The War started on June 25, 1950 when forces from the Democratic Republic of Korea (North Korea) advanced past the 38 parallel into the Republic of Korea (South Korea). However, the story starts quite a few years before that.
The nation of Korea had been invaded and conquered by Japan in 1910. From then until 1945 the Koreans fought back against their invaders. Forces and groups who would later create North Korea were supported by the Communists in China (who was also by this time fighting against Japanese invaders). Syngman Rhee, the first President of South Korea, was supported by the other Allies, UK and USA.
After 1945, much like the divided city of Berlin, Korea was cut and spliced for the victorious Allies. However, Kim Il Sung in the North had delusions of grandeur and wanted to re-patriate the entire peninsula. Believing that the South was vulnerable, forces from North Korea attacked.
Three years and a month later, the conflict was ended. Military casualties combined for all forces are estimated to be close to 1.6 million. Another 2 million Korean civilians were killed in the fighting. Countless untold millions of dollars of damage was done, both physically and mentally. The two Koreas have still not signed any Peace Treaty, and South Korea's army is on constant call in case of another attack. All men must serve in the Korean military to help support their country's independance.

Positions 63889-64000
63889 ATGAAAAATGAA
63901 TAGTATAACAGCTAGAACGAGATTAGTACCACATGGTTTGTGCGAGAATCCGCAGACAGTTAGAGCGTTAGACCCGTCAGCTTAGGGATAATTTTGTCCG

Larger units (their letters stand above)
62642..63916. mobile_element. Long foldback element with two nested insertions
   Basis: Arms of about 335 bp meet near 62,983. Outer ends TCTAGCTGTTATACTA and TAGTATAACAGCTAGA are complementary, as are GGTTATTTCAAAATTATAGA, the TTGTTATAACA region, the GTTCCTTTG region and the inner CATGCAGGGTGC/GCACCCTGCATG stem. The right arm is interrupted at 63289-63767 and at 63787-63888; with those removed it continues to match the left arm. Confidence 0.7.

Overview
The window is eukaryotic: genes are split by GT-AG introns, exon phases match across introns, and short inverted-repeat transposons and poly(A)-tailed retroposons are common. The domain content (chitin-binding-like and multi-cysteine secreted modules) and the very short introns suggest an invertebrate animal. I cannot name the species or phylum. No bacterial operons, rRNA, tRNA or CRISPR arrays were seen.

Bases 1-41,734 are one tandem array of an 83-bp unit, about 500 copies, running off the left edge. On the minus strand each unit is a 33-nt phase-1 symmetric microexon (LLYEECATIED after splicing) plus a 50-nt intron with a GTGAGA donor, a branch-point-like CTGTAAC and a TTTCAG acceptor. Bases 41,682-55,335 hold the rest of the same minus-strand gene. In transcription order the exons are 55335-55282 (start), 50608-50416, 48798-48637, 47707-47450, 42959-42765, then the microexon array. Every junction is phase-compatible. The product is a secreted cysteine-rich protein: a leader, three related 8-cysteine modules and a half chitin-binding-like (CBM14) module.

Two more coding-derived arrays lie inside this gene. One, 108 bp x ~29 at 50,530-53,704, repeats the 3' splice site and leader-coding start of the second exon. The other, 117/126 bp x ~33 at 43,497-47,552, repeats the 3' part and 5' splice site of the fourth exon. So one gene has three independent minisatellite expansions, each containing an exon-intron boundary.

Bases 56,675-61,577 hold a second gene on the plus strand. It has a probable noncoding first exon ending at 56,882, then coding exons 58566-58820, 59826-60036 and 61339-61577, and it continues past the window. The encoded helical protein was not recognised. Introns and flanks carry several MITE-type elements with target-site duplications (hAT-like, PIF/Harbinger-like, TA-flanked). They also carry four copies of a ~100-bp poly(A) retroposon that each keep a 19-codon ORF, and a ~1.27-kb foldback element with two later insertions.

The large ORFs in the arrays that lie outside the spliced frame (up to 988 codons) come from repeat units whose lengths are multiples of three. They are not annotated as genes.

For several years the only vision of the Korean War the average American had was from the movie and TV series, MASH. Personally, I always found it a tad ironic that the majority of Korean characters on the TV show were Japanese! I always heard that Koreans hated the show because it made their country to look like it was existing in poverty.
Since the end of the TV series MASH in 1983 Seoul has hosted the Summer Olympics (1988) as well as the World Cup (2002). It continues to have a huge impact on Asian Pop Culture. It is considered more as a developed nation and a strong ally, and the war that brought such chaos and tears continues to fade into the background. The elder Koreans dreamt of uniting the two countries, but it seems that younger South Koreans don't hold that sentiment nearly as much.
Here's to all those people who survived the Korean War (including Jamie Farr, who played "Klinger" on MASH), and in honor of all those souls who didn't.....